There’s also a decaf coffee out there that actually isn’t decaf, at least not in the traditional sense of the word. It’s Trung Nguyen coffee, and it hasn’t been subjected to the decaffeination process – meaning that it hasn’t lost any of the other flavorful compounds that are typically destroyed during decaffeination. This coffee is actually low in caffeine naturally – not as low as decaf, but containing only about 35 of the caffeine that is in regular coffee. You could conceivably go lower than 1-2 with this blend – maybe even 1 part regular coffee to 3 parts Trung Nguyen. Or try it on its own and see how it works out for you.
6. Consider Instant Coffee
As we’ve previously mentioned, coffee purists tend to frown on instant coffee, and a lot of the time that’s not without good reason. If you choose a sub-standard variety of instant coffee, you could end up with something that sort of resembles hot, brown water. As we’ve also mentioned, though, instant coffee is usually lower in caffeine, unless you really load up the spoon when making it –and if you do that, you’ll probably end up with something resembling hot, brown, oily water as opposed to something that might actually be drinkable.
If you want to experiment with instant coffee, you will have to accept that you will never get anything as good as a cup of brewed coffee. Some brands, though, are better than others. If you’re okay with instant coffee, you will probably like Folgers Classic Roast, Mount Hagen Organic, Jacob’s Kronung or Douwe Egberts Pure Indulgence.
7. Try Cold Brewing
The cold brewing method of making coffee involves soaking ground coffee beans in water overnight. Then, the next day, you run the concentrate through a coffee filter and either heat it up to drink right away, or store it in your refrigerator for later use. It will keep for up to two weeks. Using this method, you can cut the caffeine in your coffee by about 30%.
These are just a few ways that you can reduce the caffeine content in your coffee if you’re thinking about cutting back. You might have other ideas that you want to try.
Am I a Coffee Addict?
Can you be addicted to coffee in the same way that you can be addicted to alcohol or drugs? It’s hard to say. Sometimes, what we call “addiction” might be nothing more than lack of impulse control. If you feel that you are truly addicted, though, and are very invested in giving up coffee (perhaps, as we suggested above, for religious reasons), there are support groups out there, like Caffeine Addicts Anonymous, which operates on the same 12-step principle as Alcoholics Anonymous. This group operates mainly online, but also offers telephone support.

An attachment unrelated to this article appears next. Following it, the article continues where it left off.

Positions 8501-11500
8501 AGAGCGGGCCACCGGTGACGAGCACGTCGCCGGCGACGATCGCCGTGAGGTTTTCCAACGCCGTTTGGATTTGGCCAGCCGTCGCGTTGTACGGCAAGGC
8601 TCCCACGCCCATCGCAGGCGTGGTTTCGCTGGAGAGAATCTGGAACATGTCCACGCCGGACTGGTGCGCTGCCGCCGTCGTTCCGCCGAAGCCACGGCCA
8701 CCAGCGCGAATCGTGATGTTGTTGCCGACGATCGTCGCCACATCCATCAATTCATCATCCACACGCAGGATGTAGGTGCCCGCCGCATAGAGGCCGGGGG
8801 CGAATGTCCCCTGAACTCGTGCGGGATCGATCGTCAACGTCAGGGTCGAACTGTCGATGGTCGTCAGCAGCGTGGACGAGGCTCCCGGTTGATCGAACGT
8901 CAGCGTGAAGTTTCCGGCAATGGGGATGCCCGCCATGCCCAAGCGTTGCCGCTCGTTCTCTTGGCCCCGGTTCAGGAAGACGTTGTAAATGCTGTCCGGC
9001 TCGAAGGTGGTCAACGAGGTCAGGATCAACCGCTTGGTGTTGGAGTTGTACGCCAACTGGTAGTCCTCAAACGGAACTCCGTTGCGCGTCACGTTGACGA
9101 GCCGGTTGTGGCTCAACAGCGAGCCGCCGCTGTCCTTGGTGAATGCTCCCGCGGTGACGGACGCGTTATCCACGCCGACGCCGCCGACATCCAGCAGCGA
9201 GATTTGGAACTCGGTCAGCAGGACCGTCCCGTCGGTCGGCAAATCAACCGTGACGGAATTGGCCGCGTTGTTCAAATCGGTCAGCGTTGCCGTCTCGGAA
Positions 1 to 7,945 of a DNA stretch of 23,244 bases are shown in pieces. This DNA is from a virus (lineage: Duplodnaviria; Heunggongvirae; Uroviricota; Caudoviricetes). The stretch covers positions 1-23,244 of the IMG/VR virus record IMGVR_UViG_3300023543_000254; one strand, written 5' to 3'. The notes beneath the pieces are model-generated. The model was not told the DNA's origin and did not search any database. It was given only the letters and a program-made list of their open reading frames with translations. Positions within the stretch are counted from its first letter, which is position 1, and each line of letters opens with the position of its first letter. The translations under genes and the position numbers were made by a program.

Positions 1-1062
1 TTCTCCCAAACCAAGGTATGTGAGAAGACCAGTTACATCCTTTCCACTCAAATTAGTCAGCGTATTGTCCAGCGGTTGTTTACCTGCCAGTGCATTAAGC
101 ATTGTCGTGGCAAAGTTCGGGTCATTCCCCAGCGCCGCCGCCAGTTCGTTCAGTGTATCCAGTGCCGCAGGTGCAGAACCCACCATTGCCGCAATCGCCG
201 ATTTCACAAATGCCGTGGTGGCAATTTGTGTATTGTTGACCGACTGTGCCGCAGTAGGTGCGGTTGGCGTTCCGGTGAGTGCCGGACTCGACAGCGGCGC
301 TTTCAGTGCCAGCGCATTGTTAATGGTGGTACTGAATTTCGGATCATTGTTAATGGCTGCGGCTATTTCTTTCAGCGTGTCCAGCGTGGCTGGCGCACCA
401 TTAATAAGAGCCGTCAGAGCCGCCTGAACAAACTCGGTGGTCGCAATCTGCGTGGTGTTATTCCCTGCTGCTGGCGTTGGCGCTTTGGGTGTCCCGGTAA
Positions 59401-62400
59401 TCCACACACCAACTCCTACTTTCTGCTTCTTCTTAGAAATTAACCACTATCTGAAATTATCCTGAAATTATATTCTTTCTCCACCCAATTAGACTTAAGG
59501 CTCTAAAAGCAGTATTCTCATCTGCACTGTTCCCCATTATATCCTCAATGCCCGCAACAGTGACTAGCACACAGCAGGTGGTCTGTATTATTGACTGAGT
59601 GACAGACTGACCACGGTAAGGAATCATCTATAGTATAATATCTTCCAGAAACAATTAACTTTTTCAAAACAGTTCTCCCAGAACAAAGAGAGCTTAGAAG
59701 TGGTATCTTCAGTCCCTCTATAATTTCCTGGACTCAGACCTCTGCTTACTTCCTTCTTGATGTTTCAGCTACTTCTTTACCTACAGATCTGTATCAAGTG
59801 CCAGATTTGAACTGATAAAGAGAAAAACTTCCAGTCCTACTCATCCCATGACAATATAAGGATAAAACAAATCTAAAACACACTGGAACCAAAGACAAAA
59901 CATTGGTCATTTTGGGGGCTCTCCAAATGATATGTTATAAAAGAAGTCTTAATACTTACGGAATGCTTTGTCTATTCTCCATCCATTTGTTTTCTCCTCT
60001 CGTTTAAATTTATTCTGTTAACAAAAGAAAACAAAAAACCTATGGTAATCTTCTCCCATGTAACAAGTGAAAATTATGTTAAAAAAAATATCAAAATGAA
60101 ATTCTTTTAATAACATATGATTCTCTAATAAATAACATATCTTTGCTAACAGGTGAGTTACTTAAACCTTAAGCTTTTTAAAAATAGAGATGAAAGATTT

Maybe you’re an addict. Maybe you just love you some Starbucks. It’s only an addiction if it’s causing problems in your life, so if you just think you need to cut back, try the tips we outlined above. If your caffeine consumption is genuinely making you miserable, though, it really doesn’t matter whether or not it’s an addiction – what matters is that it’s making you unhappy, so get help.
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It would seem that the research suggests that coffee is not at all bad for you, unless you suffer from a condition that could cause caffeine to interact with medications that you’re taking, or you suffer from insomnia or anxiety disorders. In fact, coffee can be very good for you, with its antioxidant properties, mild stimulating effects, and just the general good feeling that comes from consuming a hot beverage, when alone at breakfast, or during the day with your friends at your favorite coffee shop.
When it comes to how much caffeine is in your coffee, it’s probably not something that you need to worry about. Even Starbucks, with its “through the roof” caffeine count, isn’t going to kill you with their coffee, or even make you sick, unless you over-indulge in a really huge way.
The caffeine count in various coffee drinks can vary wildly, so it can be hard to keep track of how much caffeine you’re consuming. You can lower your caffeine intake in a number of ways – first, by simply curtailing how many times you hit the drive-thru at your favorite coffee shop on any given day. You can also cut back by making coffee at home, choosing your beans carefully, and even creating low-caffeine blends of regular coffee and decaf beans. If you want to eliminate caffeine entirely and you’re finding that difficult, then you might want to consider joining a support group.
Now you know how to find out how much caffeine is in your coffee, and you know how to cut back if you need to. We’re going to wrap this up now, because it looks like the lineup at the Dunkin Donuts drive-thru is easing back, and we’re in desperate need of an extra-large! Want to come along with us? If you’re really nice to us, we’ll buy you a donut to go along with your coffee!
Last update on 2019-08-25 at 13:10 / Affiliate links / Images from Amazon Product Advertising API